D&D General New OGL survey


log in or register to remove this ad


dave2008

Legend
From the 2nd paragraph:

"
  1. We're giving the core D&D mechanics to the community through a Creative Commons license, which means that they are fully in your hands.
  2. If you want to use quintessentially D&D content from the SRD such as owlbears and magic missile, OGL 1.2 will provide you a perpetual, irrevocable license to do so."
 

teitan

Legend
From the 2nd paragraph:

"
  1. We're giving the core D&D mechanics to the community through a Creative Commons license, which means that they are fully in your hands.
  2. If you want to use quintessentially D&D content from the SRD such as owlbears and magic missile, OGL 1.2 will provide you a perpetual, irrevocable license to do so."
Yeah this thing is a major walk back and almost like 1.0a being deauthorized is a non issue, especially with irrevocable.
 



Mistwell

Crusty Old Meatwad (he/him)
Yeah this thing is a major walk back and almost like 1.0a being deauthorized is a non issue, especially with irrevocable.
It's technically, in my opinion, BETTER than 1.0a being left alone. Because 1.0a didn't come with the irrevocable clause, and wider industry established practices, of the creative commons license. Creative Commons is an overall license which is better written and more cleanly enforceable than 1.0a.
 

Mistwell

Crusty Old Meatwad (he/him)
There is a already a length thread on it here: WotC Posts OGL Draft

That being said, I still don't like deauthorizing the OGL and I don't buy their justification for doing so. However, this is better than we thought / what was leaked.
You can use 1.0a for existing products, and Creative Commons (which is better than 1.0a) for new products. Why would you want to use 1.0a for new products since it doesn't have the cleanly irrevocable language of the Creative Commons?
 


dave2008

Legend
You can use 1.0a for existing products, and Creative Commons (which is better than 1.0a) for new products. Why would you want to use 1.0a for new products since it doesn't have the cleanly irrevocable language of the Creative Commons?
You are correct. I posted that before I read the actual draft (just Keith's description). The one issue is Product Identity. I don't believe CC allows any Product Identity. That being said, I have very few (and correctable) issues with the OGL 1.2.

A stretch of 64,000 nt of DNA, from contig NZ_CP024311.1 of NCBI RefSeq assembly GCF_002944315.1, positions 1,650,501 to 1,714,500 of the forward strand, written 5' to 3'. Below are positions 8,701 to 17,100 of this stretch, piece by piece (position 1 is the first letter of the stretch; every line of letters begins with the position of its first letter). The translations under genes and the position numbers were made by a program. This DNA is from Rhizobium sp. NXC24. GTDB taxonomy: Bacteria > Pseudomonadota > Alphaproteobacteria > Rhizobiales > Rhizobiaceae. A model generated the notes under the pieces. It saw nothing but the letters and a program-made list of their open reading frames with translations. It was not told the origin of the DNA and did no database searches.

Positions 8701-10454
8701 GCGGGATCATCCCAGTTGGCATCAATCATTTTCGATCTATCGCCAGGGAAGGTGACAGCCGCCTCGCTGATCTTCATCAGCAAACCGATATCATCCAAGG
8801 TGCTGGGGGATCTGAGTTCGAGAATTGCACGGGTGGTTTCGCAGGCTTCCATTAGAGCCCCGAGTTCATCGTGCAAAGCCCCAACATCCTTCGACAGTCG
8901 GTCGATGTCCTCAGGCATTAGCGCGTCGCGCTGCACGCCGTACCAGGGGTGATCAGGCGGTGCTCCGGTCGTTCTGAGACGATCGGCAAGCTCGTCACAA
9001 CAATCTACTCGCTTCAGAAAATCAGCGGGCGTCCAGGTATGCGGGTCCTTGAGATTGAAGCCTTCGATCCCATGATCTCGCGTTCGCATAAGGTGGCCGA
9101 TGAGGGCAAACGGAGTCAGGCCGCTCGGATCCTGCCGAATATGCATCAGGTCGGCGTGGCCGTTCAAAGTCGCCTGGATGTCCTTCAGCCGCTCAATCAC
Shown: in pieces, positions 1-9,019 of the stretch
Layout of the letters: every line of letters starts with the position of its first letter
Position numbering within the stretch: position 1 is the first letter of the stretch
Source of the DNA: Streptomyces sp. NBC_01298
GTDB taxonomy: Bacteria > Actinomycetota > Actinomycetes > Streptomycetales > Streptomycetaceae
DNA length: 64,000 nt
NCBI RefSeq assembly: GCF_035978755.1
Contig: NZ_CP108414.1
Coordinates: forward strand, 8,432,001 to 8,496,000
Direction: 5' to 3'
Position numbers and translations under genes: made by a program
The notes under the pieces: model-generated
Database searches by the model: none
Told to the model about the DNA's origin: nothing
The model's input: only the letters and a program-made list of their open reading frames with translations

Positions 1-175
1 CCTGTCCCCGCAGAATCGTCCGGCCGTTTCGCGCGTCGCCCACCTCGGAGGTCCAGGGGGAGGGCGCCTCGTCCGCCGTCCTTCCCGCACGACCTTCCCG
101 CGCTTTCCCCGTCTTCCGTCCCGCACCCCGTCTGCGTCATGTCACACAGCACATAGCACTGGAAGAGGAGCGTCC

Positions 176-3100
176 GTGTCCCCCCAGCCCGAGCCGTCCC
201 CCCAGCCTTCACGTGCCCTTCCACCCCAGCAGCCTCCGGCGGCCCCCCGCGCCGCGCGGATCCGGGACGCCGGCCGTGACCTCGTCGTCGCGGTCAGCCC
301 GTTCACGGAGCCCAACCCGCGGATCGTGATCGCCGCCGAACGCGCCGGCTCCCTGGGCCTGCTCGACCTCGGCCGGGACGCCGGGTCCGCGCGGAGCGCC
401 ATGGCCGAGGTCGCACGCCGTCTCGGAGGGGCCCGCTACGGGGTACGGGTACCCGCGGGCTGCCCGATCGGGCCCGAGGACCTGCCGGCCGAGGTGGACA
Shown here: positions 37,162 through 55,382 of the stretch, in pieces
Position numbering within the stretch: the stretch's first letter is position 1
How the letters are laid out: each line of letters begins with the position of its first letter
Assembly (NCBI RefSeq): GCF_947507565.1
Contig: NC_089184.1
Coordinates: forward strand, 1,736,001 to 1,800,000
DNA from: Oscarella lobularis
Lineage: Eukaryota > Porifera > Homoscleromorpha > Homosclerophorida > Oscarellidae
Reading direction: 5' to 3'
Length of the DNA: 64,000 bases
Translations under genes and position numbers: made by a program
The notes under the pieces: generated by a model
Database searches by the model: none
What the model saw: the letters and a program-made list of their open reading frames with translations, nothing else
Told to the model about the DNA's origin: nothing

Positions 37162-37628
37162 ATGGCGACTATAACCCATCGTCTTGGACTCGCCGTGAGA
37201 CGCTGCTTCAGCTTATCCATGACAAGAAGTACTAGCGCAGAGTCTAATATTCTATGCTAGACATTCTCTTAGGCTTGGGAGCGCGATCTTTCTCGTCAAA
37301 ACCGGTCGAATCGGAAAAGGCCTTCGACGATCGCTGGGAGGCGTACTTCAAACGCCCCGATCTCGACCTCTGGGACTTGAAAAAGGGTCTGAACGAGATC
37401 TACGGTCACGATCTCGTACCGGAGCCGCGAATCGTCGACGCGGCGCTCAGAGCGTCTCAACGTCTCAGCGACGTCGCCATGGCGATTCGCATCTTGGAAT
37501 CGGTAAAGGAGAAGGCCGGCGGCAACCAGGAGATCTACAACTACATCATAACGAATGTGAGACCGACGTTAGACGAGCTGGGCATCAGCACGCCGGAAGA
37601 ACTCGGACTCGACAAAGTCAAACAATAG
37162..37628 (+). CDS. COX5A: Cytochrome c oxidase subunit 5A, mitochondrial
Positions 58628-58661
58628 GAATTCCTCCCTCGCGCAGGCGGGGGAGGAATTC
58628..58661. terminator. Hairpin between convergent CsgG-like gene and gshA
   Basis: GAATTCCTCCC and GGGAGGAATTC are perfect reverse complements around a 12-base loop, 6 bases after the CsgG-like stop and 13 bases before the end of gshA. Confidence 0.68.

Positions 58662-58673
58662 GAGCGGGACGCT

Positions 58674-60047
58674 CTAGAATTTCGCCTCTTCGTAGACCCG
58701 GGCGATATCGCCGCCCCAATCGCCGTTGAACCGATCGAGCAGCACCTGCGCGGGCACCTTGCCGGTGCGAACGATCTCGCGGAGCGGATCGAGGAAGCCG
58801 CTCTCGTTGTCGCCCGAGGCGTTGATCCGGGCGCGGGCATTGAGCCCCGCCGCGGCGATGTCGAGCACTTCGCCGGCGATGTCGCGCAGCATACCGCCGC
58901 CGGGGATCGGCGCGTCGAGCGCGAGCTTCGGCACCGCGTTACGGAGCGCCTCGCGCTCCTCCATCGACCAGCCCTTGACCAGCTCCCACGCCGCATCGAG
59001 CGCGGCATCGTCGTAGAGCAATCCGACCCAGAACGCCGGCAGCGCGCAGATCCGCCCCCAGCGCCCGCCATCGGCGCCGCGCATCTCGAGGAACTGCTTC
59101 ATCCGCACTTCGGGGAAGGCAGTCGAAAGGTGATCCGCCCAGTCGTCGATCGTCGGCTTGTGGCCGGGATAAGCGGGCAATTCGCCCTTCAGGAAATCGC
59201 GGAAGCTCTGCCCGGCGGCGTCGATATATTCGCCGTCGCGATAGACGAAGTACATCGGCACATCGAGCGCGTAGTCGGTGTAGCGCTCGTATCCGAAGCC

Nikosandros

Golden Procrastinator
You can use 1.0a for existing products, and Creative Commons (which is better than 1.0a) for new products. Why would you want to use 1.0a for new products since it doesn't have the cleanly irrevocable language of the Creative Commons?
Because the rules released under CC are actually quite few. Just the basic mechanics.
 


Clint_L

Hero
I'm waiting for the lawyers and 3PP providers who use the OGL to tell me what to think, lol. I mean, what I'm seeing looks like it addresses most or all of the big concerns, but I am probably totally wrong about that.
 


Mistwell

Crusty Old Meatwad (he/him)
Because the rules released under CC are actually quite few. Just the basic mechanics.
IE you want to use WOTC IP, for free, and are angry they won't give it to you without signing a license which...says you can have it for free, and is actually irrevocable and not changeable, for...reasons?

What is it you cannot do with the new license or the CC license which you could do under 1.0a, other than hateful content?
 

I'm waiting for the lawyers and 3PP providers who use the OGL to tell me what to think, lol. I mean, what I'm seeing looks like it addresses most or all of the big concerns, but I am probably totally wrong about that.
It does actually address some of the concerns, and I hope my strident criticism up to this point underscores just how significant that statement is. I had fully expected this to be an outright slap in the face, and they seem to have given a genuine offer.

The two things I know of (there may be more) that are still at issue are: (a) giving WotC unlimited and perpetual sole discretion to pull the plug on ANY content that is "harmful" or "obscene" or "harassing" etc (all super wishy-washy, vague terms that they get to define) while explicitly forbidden the licensee to EVER attempt to appeal or overturn such claims, and (b) making it seem as though the license is exclusively between WotC and each individual creator--that is, if Publisher A puts out a work containing new open game content, the current terms seem to forbid Publisher B from creating a new work that builds on the open game content of Publisher A. That's not great and I'd like that to be explicitly permitted--that's what creates a true open gaming space, sharing underlying core ideas while protecting individual expression.

IE you want to use WOTC IP, for free, and are angry they won't give it to you without signing a license which...says you can have it for free, and is actually irrevocable and not changeable, for...reasons?

What is it you cannot do with the new license or the CC license which you could do under 1.0a, other than hateful content?
Well, for my part?

Dragonborn. I like dragonborn. I would like for people to be able to include them in future work without getting sued into oblivion by WotC (even if that would almost certainly be a winnable case.) Dragonborn are extremely popular, but stripped of their Arkhosia-specific flavoring (which was 4e-only anyway), they're really quite basic.

So, what I'd like to see added to the CC content is the following, which is probably exhaustive, but I haven't slept in 20 hours, so I might be neglecting something super important:
Baseline PHB classes (particularly since the rules for multiclassing ARE in the CC stuff...but classes aren't somehow??)
The mechanics for subclasses
Baseline PHB races (human, elf, dwarf, halfling, half-elf, half-orc, dragonborn, etc.)